In 1838 Texas vice president Mirabeau B. Lamar, flush from the excitement of a successful buffalo hunt, gazed from a hilltop toward the paradise at his feet and saw the future. His poetic eye admired the stunning vista before him, with its wavering prairie grasses gradually yielding to clusters of trees, then whole forests bordering the glistening Colorado River in the distance. Lamar’s equally awestruck companions, no strangers to beautiful landscapes, shuffled speechlessly nearby. But where these men saw only nature’s handiwork, Lamar visualized a glorious manmade transformation--trees into buildings, prairie into streets, and the river itself into a bustling waterway. And he knew that with the presidency of the Republic of Texas in his grasp, he would soon be in position to achieve this vision.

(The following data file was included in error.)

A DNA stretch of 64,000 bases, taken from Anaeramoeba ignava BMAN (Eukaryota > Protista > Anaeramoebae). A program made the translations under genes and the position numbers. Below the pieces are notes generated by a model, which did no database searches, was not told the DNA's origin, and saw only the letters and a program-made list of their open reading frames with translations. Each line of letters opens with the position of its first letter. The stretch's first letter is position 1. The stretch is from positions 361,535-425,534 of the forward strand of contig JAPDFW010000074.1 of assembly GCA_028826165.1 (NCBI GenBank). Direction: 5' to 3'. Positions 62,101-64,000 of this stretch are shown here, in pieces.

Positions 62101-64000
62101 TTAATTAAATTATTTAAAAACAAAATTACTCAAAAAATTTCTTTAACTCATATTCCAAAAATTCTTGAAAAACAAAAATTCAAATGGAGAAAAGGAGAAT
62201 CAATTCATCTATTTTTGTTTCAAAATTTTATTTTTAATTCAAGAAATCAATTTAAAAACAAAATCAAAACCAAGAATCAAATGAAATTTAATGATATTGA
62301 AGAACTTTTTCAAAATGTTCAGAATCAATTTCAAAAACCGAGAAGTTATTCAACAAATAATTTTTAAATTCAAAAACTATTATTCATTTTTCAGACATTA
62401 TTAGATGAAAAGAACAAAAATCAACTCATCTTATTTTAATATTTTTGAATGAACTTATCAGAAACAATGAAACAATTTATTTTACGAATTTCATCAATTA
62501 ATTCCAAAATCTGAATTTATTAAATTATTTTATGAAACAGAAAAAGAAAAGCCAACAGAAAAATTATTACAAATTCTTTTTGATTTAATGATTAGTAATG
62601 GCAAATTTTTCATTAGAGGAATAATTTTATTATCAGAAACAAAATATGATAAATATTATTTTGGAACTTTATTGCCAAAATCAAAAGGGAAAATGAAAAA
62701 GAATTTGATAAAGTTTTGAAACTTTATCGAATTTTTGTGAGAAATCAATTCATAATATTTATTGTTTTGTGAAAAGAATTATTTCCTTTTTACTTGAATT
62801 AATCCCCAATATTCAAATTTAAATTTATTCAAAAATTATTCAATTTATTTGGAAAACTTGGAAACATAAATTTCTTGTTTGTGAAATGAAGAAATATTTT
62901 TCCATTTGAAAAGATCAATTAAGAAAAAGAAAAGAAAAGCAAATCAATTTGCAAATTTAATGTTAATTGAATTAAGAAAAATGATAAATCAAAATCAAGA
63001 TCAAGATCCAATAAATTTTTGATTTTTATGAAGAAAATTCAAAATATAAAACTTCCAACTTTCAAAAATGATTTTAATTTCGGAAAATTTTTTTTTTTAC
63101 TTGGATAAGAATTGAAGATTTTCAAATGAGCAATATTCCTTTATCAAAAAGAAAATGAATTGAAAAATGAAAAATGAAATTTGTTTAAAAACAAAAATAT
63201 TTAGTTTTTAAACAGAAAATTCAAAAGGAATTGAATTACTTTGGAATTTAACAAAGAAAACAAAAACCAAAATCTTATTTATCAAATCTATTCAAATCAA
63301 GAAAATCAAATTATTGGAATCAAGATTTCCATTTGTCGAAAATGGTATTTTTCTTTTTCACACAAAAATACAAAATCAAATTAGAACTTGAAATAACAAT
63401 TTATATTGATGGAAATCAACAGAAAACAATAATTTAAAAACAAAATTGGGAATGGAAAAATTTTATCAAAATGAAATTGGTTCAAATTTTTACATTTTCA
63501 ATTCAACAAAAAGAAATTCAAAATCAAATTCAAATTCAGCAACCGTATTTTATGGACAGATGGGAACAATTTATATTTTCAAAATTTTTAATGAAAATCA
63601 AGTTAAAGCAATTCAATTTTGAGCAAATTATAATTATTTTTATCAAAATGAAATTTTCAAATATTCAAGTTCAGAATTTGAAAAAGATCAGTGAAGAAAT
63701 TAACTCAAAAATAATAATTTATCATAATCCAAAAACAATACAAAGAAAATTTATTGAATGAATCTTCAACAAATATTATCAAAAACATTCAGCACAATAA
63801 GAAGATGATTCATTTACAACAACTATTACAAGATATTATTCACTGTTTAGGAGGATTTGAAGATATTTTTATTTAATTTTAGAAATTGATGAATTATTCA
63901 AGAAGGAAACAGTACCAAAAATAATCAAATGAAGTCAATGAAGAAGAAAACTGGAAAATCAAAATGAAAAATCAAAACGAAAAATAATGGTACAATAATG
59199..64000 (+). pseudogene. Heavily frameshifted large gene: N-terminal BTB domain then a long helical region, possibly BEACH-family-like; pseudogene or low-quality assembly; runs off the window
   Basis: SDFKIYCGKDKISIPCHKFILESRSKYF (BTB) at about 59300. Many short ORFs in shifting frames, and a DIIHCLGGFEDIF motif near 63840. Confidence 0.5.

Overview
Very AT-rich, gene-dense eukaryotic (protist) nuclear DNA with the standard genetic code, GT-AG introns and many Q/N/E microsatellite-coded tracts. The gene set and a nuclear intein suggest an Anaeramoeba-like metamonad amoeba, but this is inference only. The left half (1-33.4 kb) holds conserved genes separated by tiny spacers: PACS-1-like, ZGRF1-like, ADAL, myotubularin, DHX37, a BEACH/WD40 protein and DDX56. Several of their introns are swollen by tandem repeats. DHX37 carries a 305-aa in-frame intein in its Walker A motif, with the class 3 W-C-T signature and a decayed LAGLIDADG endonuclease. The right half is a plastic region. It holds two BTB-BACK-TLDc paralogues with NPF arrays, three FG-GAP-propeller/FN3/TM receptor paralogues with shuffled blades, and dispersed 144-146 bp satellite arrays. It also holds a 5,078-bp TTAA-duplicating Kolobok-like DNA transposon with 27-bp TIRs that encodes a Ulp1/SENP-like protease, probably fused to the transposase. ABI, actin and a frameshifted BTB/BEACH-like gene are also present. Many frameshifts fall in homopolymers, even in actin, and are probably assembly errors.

The founding of Austin sparked one of the Republic’s first great political battles, pitting against each other two Texas titans: Lamar, who in less than a year had risen to vice president from army private, and Sam Houston, the hero of San Jacinto and a man both loved and hated throughout the Republic.
The shy, soft-spoken, self-righteous Lamar dreamed of a great imperial capital in the wilderness, but to achieve it faced the hardships of the frontier, the mighty Comanche nation, the Mexican army, and the formidable Houston’s political might.